What is it?

Most people refer to pain in their jaw as TMJ. They’ll say, “I have TMJ”, which is a lot like having knee pain, and saying … “I have knee”.
T M J are the initials for the anatomical name for the joint (Temporal Mandibular Joint). When we have pain in that region or in the joint, it can be from many different reasons. We’ll usually refer to the general pain or improper movement as TMJ-D (Temporal Mandibular Joint – Dysfunction).

Just like the knees we have two. Our Temporal Mandibular Joints are on each side of our face. Both of the TMJ combine 2 different joints (hinged and sliding) into one. Needless to say, it’s a complex joint that only moves well when it’s seated well. The tissues and teeth that associate with the joint also need to be healthy and in good alignment.

What causes TMJ-D?

Some of the possible causes for TMJ-D / jaw pain:

  • Trauma to the TMJ. This can include being hit in the jaw. Motor vehicle accidents (especially side impacted accidents). Sports injuries to the jaw. Boxing or fighting injuries to the jaw.
  • Improper sleeping positions (sleeping with your hand under your jaw).
  • Improper fitting dental appliances or dental work that doesn’t align properly.
  • Grinding of the teeth (especially grinding from side to side).
  • History of wearing braces with rubber bands that try to accommodate for an under or over bite.
  • Excessive gum chewing.
  • Chewing only on one side of your mouth.
  • Subluxation of one or both of the TMJ(s). This is caused by weakness in the connective tissues that hold the joint united and aligned well. Creating pain, misalignment, swelling of the connective tissues, and spasming of the muscles that move the jaw.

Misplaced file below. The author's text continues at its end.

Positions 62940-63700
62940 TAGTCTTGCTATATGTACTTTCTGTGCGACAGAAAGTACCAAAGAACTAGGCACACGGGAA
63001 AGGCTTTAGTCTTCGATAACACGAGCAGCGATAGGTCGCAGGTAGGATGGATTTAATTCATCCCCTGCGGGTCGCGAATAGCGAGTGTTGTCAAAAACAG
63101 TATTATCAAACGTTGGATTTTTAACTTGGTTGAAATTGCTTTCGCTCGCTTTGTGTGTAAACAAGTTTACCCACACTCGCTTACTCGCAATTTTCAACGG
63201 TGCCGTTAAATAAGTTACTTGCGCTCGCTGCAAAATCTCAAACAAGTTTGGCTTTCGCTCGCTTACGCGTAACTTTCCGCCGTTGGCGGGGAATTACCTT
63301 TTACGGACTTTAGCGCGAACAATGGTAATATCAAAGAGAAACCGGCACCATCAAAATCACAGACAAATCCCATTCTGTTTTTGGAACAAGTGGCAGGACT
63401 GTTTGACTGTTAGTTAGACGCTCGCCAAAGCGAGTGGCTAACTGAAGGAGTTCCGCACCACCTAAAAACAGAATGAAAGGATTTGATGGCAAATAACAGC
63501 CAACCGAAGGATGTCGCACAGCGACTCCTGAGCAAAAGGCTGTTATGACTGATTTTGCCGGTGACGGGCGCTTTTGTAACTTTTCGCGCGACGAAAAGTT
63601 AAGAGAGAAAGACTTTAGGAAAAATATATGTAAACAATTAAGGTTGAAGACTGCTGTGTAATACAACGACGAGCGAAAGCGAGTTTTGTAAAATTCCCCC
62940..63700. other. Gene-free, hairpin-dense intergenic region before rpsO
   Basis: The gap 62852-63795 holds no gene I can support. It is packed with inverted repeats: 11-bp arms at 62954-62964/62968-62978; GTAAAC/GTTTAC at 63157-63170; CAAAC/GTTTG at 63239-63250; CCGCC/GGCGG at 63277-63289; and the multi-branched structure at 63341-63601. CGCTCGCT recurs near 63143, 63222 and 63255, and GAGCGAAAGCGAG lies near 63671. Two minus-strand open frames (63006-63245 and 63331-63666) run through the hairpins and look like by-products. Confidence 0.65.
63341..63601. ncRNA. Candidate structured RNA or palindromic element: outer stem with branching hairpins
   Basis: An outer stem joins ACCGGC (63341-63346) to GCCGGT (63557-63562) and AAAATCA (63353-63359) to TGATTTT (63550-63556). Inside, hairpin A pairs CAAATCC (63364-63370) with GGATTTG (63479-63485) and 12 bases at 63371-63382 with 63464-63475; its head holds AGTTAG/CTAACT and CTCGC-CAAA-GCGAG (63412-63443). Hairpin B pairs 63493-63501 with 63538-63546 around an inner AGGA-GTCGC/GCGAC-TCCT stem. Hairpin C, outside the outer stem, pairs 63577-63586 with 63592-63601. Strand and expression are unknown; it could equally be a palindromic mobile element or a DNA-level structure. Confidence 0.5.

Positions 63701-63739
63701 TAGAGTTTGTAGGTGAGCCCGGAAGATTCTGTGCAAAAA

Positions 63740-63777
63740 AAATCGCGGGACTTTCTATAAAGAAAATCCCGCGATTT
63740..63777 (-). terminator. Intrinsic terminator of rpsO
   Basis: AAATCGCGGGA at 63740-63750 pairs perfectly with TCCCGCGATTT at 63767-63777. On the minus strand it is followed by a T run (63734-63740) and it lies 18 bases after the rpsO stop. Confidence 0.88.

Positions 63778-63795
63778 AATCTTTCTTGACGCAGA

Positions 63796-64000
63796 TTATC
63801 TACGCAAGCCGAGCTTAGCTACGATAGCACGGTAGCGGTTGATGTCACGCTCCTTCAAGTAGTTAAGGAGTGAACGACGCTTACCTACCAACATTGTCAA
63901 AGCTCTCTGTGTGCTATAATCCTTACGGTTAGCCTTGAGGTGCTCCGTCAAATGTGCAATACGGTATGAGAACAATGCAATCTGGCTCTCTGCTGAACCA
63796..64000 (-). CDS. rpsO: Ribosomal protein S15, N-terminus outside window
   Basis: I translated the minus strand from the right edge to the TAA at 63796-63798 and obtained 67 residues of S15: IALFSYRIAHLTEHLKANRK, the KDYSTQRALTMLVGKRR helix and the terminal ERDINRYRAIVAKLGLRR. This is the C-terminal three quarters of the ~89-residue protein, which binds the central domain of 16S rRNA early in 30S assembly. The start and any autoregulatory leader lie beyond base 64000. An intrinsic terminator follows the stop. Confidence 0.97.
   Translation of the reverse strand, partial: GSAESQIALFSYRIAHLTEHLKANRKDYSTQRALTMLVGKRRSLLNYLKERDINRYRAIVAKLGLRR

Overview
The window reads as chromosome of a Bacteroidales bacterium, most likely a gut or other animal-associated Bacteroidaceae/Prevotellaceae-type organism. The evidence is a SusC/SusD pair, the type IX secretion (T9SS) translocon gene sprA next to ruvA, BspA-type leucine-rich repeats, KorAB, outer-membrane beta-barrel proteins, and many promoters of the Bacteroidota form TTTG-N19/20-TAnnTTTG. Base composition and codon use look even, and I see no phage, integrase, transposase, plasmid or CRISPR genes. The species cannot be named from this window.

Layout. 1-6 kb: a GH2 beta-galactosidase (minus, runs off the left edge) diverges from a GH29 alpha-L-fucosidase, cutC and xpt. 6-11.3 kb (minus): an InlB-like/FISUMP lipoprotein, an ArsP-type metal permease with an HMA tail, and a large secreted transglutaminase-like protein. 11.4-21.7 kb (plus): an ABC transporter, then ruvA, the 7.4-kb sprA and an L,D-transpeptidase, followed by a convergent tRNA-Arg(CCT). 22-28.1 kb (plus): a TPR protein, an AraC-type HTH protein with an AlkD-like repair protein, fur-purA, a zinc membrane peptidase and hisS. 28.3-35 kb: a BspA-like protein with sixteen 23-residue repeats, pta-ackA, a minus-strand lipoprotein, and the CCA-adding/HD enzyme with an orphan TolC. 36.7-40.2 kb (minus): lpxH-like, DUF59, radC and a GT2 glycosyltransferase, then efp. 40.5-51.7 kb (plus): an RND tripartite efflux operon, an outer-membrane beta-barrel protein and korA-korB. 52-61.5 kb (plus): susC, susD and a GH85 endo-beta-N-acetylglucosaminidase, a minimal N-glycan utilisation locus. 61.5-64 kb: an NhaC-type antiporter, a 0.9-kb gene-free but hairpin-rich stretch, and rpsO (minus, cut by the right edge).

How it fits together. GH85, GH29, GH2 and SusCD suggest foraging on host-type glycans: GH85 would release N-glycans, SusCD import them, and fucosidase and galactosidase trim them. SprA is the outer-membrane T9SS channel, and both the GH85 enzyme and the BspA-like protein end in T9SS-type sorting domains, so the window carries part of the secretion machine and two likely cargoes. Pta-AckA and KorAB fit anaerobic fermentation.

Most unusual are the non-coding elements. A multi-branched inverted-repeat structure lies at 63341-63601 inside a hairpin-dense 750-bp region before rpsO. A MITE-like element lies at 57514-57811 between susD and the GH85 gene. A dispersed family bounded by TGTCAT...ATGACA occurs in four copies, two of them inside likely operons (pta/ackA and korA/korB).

How do I know if I have TMJ-D?

Chances are if your reading this you fairly certain that you do, and your probably correct. Dr. Staub has a saying, that the patients know their bodies best, and the a good doctor takes the time to listen to their symptoms in order to formulate a good diagnosis. Because of this he’ll take a good amount of time the first day listening to you and performing a detailed exam and possibly X-rays if warranted. This is the foundation of a good recovery.

Once we have determined your cause of jaw pain, we’ll cover the diagnosis and possible aggravating causes.

Following the exam and report of findings is usually a short series of painless adjustments to one or both Temporal Mandibular Joints coupled soft tissue work and home instruction. The purpose of the adjustments is to create a better alignment and tracking / motion of the Temporal Mandibular Joints.

In some cases a bite guard or dental referral is also warranted.

Some of the possible symptoms of TMJ-D are:

    • Pain in the jaw
    • Clicking in the jaw
    • Difficulty opening the mouth
    • Difficulty in clenching the teeth together
    • Locking or ratcheting of the jaw
    • Headaches (TMJ-D is a common cause of headaches) usually coupled with any one or more of the above symptoms

Don’t wait TMJ-D is a sign of joint instability. Joint instabilities that are left unchecked for a period of time become more prone to degenerative changes to the articular cartilage (called meniscus) and or arthritis of the the TMJ. These are more serious permanent degenerative conditions of the jaw that are harder to get relief from.

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… Or call 480.990.2663